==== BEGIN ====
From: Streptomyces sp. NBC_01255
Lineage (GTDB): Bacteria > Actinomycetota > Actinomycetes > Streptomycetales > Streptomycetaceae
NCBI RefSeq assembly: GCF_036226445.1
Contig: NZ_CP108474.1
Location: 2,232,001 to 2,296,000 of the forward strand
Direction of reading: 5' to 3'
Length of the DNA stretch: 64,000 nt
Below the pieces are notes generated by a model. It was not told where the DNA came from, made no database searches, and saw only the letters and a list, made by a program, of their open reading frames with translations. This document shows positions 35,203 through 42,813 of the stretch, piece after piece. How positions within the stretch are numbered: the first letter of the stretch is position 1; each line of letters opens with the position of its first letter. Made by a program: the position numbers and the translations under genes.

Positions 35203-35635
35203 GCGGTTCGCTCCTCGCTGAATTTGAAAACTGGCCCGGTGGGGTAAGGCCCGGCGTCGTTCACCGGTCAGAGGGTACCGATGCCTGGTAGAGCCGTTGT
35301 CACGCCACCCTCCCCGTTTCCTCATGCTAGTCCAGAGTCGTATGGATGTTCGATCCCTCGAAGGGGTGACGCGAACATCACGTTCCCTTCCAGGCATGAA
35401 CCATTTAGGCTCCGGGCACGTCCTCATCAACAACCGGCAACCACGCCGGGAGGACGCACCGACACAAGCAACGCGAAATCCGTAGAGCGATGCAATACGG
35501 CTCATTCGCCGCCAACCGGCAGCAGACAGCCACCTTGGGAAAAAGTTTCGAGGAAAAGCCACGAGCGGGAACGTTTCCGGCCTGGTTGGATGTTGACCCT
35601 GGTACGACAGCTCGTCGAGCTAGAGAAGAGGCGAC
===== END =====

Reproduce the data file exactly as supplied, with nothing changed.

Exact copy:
From: Streptomyces sp. NBC_01255
Lineage (GTDB): Bacteria > Actinomycetota > Actinomycetes > Streptomycetales > Streptomycetaceae
NCBI RefSeq assembly: GCF_036226445.1
Contig: NZ_CP108474.1
Location: 2,232,001 to 2,296,000 of the forward strand
Direction of reading: 5' to 3'
Length of the DNA stretch: 64,000 nt
Below the pieces are notes generated by a model. It was not told where the DNA came from, made no database searches, and saw only the letters and a list, made by a program, of their open reading frames with translations. This document shows positions 35,203 through 42,813 of the stretch, piece after piece. How positions within the stretch are numbered: the first letter of the stretch is position 1; each line of letters opens with the position of its first letter. Made by a program: the position numbers and the translations under genes.

Positions 35203-35635
35203 GCGGTTCGCTCCTCGCTGAATTTGAAAACTGGCCCGGTGGGGTAAGGCCCGGCGTCGTTCACCGGTCAGAGGGTACCGATGCCTGGTAGAGCCGTTGT
35301 CACGCCACCCTCCCCGTTTCCTCATGCTAGTCCAGAGTCGTATGGATGTTCGATCCCTCGAAGGGGTGACGCGAACATCACGTTCCCTTCCAGGCATGAA
35401 CCATTTAGGCTCCGGGCACGTCCTCATCAACAACCGGCAACCACGCCGGGAGGACGCACCGACACAAGCAACGCGAAATCCGTAGAGCGATGCAATACGG
35501 CTCATTCGCCGCCAACCGGCAGCAGACAGCCACCTTGGGAAAAAGTTTCGAGGAAAAGCCACGAGCGGGAACGTTTCCGGCCTGGTTGGATGTTGACCCT
35601 GGTACGACAGCTCGTCGAGCTAGAGAAGAGGCGAC